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Kings of Leon Goes Against the Grain on New CD

Kings of Leon singer/guitarist
Caleb Followill says the band had one rule while it recorded its third album, “Because of the Times,” due out April 3.

“It was just us against the world and so we pretty much threw everything out the window that people warned us about,”
Followill says.

“We have 13 songs, which is an unlucky number and I hate stuff like that. I was kind of like, ‘F— it man, if we’re going to have a seven-minute song, let’s put it at the beginning. If we want to try stuff, let’s try it.’

“And at the end of the day, we were more than pleased with it. It felt a lot more natural to us.”

That seven-minute song, “Knocked Up,” sets a different and less poppy tone than heard on the Tennessee-based band’s 2004 effort “Aha Shake Heartbreak,” which to date has sold 177,000 copies in the United States, according to Nielsen SoundScan.

The new RCA album also bears evidence of time spent on the road with U2, Pearl Jam and Bob Dylan over the past two years.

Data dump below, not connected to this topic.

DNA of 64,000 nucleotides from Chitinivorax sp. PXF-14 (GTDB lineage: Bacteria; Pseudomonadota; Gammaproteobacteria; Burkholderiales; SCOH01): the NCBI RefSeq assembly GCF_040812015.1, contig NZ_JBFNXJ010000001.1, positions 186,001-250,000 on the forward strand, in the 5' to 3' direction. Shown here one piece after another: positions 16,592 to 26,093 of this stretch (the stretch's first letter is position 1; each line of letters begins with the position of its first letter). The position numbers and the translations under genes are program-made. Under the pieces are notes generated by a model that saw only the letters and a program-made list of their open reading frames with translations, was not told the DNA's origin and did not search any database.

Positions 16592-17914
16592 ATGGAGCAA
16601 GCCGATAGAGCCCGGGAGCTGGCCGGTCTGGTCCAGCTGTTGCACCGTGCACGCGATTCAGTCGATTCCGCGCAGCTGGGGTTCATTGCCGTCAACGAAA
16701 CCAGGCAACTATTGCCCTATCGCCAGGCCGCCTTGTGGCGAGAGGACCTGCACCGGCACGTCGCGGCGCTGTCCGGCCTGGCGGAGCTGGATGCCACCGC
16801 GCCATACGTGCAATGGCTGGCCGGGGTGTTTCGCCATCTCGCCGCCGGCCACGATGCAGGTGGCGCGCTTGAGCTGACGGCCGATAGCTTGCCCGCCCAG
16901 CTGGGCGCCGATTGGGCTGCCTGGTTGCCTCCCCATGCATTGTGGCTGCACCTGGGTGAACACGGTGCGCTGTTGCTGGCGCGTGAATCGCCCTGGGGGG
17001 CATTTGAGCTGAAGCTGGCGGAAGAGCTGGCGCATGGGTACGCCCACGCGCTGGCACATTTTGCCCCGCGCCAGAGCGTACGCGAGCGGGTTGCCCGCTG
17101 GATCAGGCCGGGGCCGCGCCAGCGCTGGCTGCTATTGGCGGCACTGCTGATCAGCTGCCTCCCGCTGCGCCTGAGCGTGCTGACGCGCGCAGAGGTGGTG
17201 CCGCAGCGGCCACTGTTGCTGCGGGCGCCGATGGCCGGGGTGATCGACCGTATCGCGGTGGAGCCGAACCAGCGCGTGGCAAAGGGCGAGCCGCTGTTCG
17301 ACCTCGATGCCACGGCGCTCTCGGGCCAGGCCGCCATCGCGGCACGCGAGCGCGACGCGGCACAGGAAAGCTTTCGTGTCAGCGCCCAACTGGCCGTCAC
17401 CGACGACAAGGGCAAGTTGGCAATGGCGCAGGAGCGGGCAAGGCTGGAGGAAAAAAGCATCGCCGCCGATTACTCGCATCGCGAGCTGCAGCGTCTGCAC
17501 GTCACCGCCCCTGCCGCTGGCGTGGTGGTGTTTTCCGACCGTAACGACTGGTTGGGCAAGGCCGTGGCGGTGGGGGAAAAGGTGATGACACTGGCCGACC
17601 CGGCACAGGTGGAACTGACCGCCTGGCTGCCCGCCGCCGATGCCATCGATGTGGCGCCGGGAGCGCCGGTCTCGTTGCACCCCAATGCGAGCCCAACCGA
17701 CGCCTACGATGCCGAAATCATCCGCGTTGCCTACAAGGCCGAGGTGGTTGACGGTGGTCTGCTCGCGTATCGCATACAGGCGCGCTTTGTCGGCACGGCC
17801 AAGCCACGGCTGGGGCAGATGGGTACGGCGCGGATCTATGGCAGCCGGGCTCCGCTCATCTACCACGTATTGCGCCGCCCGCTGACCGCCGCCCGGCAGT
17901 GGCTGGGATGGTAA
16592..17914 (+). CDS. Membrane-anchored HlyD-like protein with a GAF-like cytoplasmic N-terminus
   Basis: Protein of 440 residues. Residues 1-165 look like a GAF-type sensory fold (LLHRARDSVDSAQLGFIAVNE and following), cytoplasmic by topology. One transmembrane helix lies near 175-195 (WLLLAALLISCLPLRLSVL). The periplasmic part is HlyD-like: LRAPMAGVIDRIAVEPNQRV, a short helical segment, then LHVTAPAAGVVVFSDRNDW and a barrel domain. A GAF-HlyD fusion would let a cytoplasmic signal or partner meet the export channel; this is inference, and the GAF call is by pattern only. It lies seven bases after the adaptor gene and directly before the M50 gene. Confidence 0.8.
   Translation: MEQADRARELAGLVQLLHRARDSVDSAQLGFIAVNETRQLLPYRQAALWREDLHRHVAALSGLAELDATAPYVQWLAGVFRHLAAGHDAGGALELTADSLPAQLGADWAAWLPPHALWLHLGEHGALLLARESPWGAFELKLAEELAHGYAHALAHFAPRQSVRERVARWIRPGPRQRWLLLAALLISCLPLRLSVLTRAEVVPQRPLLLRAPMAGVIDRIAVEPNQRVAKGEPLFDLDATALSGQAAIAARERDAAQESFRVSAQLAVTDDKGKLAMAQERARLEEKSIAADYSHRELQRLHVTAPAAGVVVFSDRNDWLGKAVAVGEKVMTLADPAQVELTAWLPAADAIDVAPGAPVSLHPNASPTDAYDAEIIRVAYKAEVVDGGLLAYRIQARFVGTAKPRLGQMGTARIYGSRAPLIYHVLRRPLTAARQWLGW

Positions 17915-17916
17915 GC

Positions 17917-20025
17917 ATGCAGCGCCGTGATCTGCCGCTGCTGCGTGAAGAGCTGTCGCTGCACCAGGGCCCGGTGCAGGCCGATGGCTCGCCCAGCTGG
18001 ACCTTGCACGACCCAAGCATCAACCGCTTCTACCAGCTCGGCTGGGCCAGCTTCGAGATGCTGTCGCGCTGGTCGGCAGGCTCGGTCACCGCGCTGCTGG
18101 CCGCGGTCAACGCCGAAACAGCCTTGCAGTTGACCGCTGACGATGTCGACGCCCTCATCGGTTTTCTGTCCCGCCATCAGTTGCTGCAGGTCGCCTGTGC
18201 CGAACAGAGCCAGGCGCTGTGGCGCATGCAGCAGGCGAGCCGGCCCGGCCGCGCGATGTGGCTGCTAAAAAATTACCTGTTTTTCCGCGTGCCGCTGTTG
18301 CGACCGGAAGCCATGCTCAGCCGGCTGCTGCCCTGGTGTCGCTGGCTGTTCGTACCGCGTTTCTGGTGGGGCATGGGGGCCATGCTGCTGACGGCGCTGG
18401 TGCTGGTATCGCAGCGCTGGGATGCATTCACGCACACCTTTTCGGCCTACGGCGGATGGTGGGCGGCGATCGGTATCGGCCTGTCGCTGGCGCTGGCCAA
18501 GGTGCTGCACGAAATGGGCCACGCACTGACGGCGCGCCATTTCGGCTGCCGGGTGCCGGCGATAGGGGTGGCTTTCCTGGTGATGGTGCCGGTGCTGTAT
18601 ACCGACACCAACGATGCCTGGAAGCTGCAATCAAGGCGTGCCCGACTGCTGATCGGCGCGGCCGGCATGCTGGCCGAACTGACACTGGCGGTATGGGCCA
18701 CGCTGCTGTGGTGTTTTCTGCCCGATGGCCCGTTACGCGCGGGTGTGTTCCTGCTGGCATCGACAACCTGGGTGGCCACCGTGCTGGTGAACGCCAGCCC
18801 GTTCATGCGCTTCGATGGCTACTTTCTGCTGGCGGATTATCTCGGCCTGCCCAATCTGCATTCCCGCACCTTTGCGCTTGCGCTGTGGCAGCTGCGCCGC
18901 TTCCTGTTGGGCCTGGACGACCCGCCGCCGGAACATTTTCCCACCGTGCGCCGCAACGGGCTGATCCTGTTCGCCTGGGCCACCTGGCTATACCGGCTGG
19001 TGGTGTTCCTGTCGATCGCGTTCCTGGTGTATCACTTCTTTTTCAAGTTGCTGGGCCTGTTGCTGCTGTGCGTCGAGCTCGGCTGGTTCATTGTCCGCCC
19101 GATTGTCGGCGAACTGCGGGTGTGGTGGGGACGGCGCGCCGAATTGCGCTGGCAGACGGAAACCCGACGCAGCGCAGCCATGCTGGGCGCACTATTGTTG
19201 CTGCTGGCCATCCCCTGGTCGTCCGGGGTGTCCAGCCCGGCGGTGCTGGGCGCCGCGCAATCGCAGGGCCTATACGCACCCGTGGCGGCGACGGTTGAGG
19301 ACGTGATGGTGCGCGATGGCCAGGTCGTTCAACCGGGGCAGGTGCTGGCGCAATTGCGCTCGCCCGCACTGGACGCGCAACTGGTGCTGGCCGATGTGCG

“When we went out there in these big empty places, where people would be filing in, the natural sound coming off the guitar sounded larger than life,” Followill says.

“We were like ‘Man, we have to recreate that.’ So when we did a sound check with these bands, we wouldn’t play our songs.

We’d start trying to come up with stuff that had this large sound. A new song like ‘Arizona,’ every time we play it feels like we’re on top of a mountain. We just wrote this big, wide-open song and it’s all about the music.”

Kings of Leon will return to live duty April 28 at the
Coachella festival in Indio, Calif., and will also play
Bonnaroo on June 15 in Manchester, Tenn. After North American dates, the group will head to Europe before mounting another
Stateside leg.

While he dismisses any notion that “Because of the Times” is a make-it-or-break-it album, Followill says the band owes much of its success to one overseas market in particular.

“I think we’d be fools not to say that because of the U.K., we’ve been able to make three records,” Followill says. “So we have a love and admiration for the U.K. But man, we’re so blessed. At this point, we can pretty much play for 3,000 kids just about anywhere. And that’s so much bigger than we ever imagined it would be.”

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